"That man isn't just making hats," says Kinky Friedman, a tall, black-haired musician whose "Lone Star Dude" hat bears a band of gold conchos and a feather from Borneo. "When he puts a hat on your head he's giving you personality. And though he's slow as a Jewish tailor, you can bet by the time you walked out of his shop that he's giving you just the right hat."
Andy Sedaris, vice president of ABC Sports and owner of four Gammage creations, agrees. "A Manny Gammage hat has a certain style, a certain bent to it which no one but Manny can give it," says Sedaris. "When I was in Innsbruck and the Germans were intrigued with my hat. They would come up and try and buy it from me, trade me anything for it. I even had a guy try and trade me a pair of skis for it. No way."
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According to Herb Gordon of National Hatter Supply in New York, less that 40 custom hatters remain in the United States. Though hat wear is up to 600 million in 1977 from 350 million in 1974, most of the products are being turned bout by automation and assembly lines. A company like Stetson, which still employs some handmade techniques, produce over 300 dozens hats a day, about as many as Gammage will make in five months.
"There just aren't many people who take time to make a hat the way Gammage does," says Gordon. "He's a rare bird in this business today."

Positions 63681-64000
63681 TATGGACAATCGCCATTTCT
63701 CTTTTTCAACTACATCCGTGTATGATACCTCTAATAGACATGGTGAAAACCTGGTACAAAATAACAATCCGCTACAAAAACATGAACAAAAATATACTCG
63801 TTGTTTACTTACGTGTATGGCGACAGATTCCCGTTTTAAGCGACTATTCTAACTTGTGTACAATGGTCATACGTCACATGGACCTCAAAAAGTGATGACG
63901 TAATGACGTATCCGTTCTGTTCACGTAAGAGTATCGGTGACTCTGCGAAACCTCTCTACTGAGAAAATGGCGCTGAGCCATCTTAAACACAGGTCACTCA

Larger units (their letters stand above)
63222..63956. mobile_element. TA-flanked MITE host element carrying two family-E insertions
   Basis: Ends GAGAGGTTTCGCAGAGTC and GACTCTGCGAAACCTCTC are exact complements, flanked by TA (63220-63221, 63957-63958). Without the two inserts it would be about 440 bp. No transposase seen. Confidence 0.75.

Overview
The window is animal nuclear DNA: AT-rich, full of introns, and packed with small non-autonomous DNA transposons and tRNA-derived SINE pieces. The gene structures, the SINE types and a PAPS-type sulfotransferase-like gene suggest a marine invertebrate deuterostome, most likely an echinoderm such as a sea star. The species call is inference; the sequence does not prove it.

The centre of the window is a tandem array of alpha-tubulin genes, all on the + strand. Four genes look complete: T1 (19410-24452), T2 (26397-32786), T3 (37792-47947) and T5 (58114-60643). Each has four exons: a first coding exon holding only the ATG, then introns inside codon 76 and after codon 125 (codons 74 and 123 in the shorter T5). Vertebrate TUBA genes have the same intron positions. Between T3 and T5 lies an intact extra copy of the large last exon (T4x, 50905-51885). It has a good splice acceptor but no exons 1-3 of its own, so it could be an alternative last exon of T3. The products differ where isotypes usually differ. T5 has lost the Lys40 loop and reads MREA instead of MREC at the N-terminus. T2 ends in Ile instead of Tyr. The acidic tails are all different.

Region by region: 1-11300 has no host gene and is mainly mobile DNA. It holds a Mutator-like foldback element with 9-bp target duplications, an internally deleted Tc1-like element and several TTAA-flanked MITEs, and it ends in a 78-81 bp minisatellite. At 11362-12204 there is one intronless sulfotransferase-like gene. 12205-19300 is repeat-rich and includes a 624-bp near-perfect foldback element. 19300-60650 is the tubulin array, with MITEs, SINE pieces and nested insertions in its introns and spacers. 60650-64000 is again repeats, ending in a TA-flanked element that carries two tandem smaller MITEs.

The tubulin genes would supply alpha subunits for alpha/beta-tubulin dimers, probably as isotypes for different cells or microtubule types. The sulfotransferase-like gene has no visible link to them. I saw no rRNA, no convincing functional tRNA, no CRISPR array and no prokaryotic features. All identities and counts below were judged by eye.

It doesn't hurt either that "Texas chic" has arrived. Western headwear, jeans, shirts and belts are prominent from Los Angeles to New York. Norman Karr of the Men's Fashion Association that thinks that young people and television have popularized the estern hat.
"Cowboys like Gene Autry and Roy Rogers have shown every kid in the country how to wear the western hat," said Karr. "And now a lot of the rock groups are wearing the hats. It's just a whole western, John Wayne attitude."
Larry Roston, executive director of the Headwear Institute of America, agrees. "The wesern hat has become a prestige item," says Roston. "If you're rich you wear a big, expensive hat. If you're poor and want to show you're going to be rich, the you wear the big one also. A person like Gammage is like the Italian tailor: You walk in and pay more, but you get what you want."